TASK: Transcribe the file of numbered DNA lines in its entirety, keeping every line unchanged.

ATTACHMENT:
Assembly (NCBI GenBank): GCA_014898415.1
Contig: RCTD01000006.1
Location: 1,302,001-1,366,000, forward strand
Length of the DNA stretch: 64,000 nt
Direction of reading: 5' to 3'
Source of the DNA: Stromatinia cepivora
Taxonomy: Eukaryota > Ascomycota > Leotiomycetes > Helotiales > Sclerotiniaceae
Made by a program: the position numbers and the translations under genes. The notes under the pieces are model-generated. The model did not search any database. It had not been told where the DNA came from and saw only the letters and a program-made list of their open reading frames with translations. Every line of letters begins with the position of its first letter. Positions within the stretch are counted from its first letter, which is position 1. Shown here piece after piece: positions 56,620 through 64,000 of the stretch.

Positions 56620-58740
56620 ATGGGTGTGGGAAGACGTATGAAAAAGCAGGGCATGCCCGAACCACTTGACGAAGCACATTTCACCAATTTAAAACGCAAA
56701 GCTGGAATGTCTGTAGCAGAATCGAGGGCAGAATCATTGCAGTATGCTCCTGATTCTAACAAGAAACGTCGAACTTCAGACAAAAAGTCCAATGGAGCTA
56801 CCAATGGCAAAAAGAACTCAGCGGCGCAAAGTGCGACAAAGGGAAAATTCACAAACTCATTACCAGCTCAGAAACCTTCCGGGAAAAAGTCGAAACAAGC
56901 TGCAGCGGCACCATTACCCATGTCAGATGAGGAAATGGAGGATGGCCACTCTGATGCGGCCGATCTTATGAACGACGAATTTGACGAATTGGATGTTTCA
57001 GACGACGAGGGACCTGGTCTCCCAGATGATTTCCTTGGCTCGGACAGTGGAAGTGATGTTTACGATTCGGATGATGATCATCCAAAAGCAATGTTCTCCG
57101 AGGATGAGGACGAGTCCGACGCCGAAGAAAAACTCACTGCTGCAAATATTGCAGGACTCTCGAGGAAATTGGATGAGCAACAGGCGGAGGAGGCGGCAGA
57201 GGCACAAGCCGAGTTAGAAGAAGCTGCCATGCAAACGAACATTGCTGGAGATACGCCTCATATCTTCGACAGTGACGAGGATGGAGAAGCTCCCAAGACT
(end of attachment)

Assembly (NCBI GenBank): GCA_014898415.1
Contig: RCTD01000006.1
Location: 1,302,001-1,366,000, forward strand
Length of the DNA stretch: 64,000 nt
Direction of reading: 5' to 3'
Source of the DNA: Stromatinia cepivora
Taxonomy: Eukaryota > Ascomycota > Leotiomycetes > Helotiales > Sclerotiniaceae
Made by a program: the position numbers and the translations under genes. The notes under the pieces are model-generated. The model did not search any database. It had not been told where the DNA came from and saw only the letters and a program-made list of their open reading frames with translations. Every line of letters begins with the position of its first letter. Positions within the stretch are counted from its first letter, which is position 1. Shown here piece after piece: positions 56,620 through 64,000 of the stretch.

Positions 56620-58740
56620 ATGGGTGTGGGAAGACGTATGAAAAAGCAGGGCATGCCCGAACCACTTGACGAAGCACATTTCACCAATTTAAAACGCAAA
56701 GCTGGAATGTCTGTAGCAGAATCGAGGGCAGAATCATTGCAGTATGCTCCTGATTCTAACAAGAAACGTCGAACTTCAGACAAAAAGTCCAATGGAGCTA
56801 CCAATGGCAAAAAGAACTCAGCGGCGCAAAGTGCGACAAAGGGAAAATTCACAAACTCATTACCAGCTCAGAAACCTTCCGGGAAAAAGTCGAAACAAGC
56901 TGCAGCGGCACCATTACCCATGTCAGATGAGGAAATGGAGGATGGCCACTCTGATGCGGCCGATCTTATGAACGACGAATTTGACGAATTGGATGTTTCA
57001 GACGACGAGGGACCTGGTCTCCCAGATGATTTCCTTGGCTCGGACAGTGGAAGTGATGTTTACGATTCGGATGATGATCATCCAAAAGCAATGTTCTCCG
57101 AGGATGAGGACGAGTCCGACGCCGAAGAAAAACTCACTGCTGCAAATATTGCAGGACTCTCGAGGAAATTGGATGAGCAACAGGCGGAGGAGGCGGCAGA
57201 GGCACAAGCCGAGTTAGAAGAAGCTGCCATGCAAACGAACATTGCTGGAGATACGCCTCATATCTTCGACAGTGACGAGGATGGAGAAGCTCCCAAGACT